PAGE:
Wednesday, 25 July 2012

Lost in São Paulo

As it has been a while since I last competed, I thought fighting in the CBJJE Mundials in São Paulo would be a great warm up for the Rio Open the following week. When I signed up I thought I was going together with a group of people from the academy, turned out they were going on different days to me and as I didn't want to go on my own I arranged to stay at another student's house in São Paulo where all the rest of the team would be staying.

After preventing another monkey invasion of our room I was sent off on the Friday by most of the house giving an excellent imitation of a cheering Brazilian crowd at a BJJ comp (their portuguese is actually pretty good). It was after leaving the house that things started to go wrong and didn't stop until I got back to Rio..

It started with the taxi in Rio taking me to the wrong airport, (TAM changed my flights so it wasn't a real problem). Then the taxi in São Paulo took me on the gringo tour before I eventually got to the comp where I was suppose to meet everyone and go to the house. After wandering around for over 3 hours without seeing anyone at all I knew, and not even anyone with my team's t-shirt or patch I was a little freaked out and with no internet connection I had noway of contacting anyone either. I considered just sleeping at the competition as I remember it went on all night last time but decided that being kicked out in the early hours of the morning would be more dangerous than leaving right away. I remembered the name of a hotel I had seen on the Competition's website so caught a taxi and asked to go to the Formula 1 hotel. The driver informed me that there were several hotels with that name and although I asked him to go to the closest one (which he understood despite my terrible portuguese) he wouldn't go anywhere without the full name and kept asking me for a card from the hotel. Finally I remembered that there was the word Gardens in there and he decided he knew which hotel it was and he took me there. When I got to the hotel they told me it was full, I asked if there was another cheap hotel nearby but they wouldn't recommend one. I had well and truly had enough by this point and decided that the safest place would be to stay in the hotel lobby for the night. I told them I would wait to see if there was a cancellation & once they realised the crazy gringa really wasn't moving, a room miraculously became free.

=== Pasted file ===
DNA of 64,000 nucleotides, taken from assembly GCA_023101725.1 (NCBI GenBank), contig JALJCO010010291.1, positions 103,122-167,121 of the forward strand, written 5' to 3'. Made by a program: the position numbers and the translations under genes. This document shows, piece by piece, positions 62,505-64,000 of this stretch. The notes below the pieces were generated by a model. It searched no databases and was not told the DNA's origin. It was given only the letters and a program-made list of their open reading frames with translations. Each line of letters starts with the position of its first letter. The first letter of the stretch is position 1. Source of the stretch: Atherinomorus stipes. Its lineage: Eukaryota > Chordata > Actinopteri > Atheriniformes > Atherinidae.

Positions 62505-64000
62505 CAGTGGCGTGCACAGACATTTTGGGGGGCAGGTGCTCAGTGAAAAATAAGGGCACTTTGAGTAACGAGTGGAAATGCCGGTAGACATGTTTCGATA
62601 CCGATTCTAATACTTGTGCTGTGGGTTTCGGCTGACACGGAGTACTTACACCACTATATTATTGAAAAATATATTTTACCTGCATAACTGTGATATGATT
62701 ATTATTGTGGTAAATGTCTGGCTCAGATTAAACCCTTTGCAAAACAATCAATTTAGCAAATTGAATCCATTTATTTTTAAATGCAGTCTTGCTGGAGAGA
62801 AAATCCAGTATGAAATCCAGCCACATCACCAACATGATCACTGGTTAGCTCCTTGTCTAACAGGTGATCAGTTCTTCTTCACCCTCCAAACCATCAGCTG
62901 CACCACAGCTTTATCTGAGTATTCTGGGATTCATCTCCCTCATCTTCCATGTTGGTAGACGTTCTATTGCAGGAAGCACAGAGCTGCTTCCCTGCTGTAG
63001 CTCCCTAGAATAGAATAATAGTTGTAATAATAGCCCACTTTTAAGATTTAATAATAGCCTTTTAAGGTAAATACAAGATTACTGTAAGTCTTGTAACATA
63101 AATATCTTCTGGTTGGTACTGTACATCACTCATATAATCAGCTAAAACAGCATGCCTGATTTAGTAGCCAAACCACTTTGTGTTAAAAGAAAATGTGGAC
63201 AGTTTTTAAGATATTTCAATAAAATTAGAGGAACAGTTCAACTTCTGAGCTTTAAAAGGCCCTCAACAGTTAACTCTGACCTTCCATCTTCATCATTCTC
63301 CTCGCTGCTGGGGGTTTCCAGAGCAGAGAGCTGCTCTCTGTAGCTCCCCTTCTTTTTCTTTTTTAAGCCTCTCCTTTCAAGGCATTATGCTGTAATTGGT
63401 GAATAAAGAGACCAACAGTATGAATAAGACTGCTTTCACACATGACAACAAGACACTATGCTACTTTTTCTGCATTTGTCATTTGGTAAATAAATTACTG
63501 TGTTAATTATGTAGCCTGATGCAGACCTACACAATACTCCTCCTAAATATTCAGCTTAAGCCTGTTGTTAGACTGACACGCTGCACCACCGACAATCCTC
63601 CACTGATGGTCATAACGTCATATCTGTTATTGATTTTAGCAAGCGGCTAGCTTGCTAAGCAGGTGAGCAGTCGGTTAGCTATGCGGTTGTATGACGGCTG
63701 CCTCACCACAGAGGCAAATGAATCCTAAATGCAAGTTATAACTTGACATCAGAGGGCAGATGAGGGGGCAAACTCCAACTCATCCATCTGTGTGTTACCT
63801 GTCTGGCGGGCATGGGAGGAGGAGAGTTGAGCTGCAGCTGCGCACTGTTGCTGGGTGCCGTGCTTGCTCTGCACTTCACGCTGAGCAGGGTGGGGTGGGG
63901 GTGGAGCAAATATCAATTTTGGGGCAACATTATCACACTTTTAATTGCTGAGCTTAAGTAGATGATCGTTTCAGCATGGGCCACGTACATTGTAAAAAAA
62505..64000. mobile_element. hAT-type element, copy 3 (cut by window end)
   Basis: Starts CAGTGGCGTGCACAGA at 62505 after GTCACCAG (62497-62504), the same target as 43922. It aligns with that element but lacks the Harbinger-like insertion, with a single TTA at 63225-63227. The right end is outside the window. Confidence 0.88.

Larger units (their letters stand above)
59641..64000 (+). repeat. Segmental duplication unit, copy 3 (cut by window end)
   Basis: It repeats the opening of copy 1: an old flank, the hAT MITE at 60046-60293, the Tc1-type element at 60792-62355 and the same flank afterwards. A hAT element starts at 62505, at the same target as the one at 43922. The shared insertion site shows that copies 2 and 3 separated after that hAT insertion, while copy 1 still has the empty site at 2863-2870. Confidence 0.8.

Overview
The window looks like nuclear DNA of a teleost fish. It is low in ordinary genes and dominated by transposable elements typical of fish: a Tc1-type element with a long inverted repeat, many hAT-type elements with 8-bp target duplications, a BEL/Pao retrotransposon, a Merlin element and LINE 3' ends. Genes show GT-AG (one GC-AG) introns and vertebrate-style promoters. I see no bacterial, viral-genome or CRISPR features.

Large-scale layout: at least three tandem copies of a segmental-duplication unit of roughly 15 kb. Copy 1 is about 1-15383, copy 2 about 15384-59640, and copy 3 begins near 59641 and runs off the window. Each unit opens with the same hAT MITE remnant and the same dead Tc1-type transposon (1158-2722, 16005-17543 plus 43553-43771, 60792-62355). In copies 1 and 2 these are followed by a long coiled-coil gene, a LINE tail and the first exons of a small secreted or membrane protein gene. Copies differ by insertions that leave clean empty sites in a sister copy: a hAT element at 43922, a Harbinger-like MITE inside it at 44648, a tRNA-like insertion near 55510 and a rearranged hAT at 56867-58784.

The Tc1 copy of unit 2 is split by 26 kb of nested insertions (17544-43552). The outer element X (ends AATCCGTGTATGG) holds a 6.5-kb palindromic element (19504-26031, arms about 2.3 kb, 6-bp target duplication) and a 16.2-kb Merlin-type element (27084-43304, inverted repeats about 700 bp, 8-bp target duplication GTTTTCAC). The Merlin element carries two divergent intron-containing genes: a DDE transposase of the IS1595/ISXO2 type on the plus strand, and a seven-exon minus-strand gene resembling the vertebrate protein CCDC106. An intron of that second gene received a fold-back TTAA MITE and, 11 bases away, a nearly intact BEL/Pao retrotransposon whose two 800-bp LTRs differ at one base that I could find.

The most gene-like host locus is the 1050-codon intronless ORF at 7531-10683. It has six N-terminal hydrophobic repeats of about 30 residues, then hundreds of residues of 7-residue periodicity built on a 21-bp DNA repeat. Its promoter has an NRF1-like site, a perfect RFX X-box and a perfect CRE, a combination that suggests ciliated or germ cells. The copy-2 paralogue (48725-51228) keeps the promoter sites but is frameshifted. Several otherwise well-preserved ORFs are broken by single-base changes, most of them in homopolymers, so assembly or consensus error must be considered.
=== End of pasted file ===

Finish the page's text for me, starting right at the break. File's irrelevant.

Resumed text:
Competition day

I was very overweight when I flew out to Brasil after a combination of injuries, work and being damn lazy with my diet as I hadn't competed for so long. But I'd carefully worked on that since I've got here and After cutting the last bit of weight in my hotel room I went to the comp feeling pretty nervous but very excited to fight. I got there just before my division started after another little gringo tour of the city. I watched the previous girls fights and although I felt really nervous I also felt unexpectedly confident. Then I stepped on the scale.. My mouth literally dropped open when I saw that there was a 1.1kg difference to the scale I had been using and I was way overweight. And that was it, my first ever DQ in over 50 competitions with the absolutes being the day before I couldn't even try to get in to that.
An incredibly stupid rookie error  means I made a small division even smaller by not making weight, something which I've always had a pretty low opinion of other people who have done that. After a quick look around the comp and still not seeing anyone I knew I headed back to the hotel for the rest of the trip.

On the plus side I had faced, albeit unwillingly one of my biggest fears (being lost on my own without speaking the language) and came out just fine. I also now have a few days warning to try and not get DQed again for the Rio Open...

1 comment:

  1. You are a brave girl - all that guide training I guess..... loved the blog... really felt for you... both being lost in a srange city and not making the weight.... . If you can cope with that lot, you can cope with anything! Take care... Eddie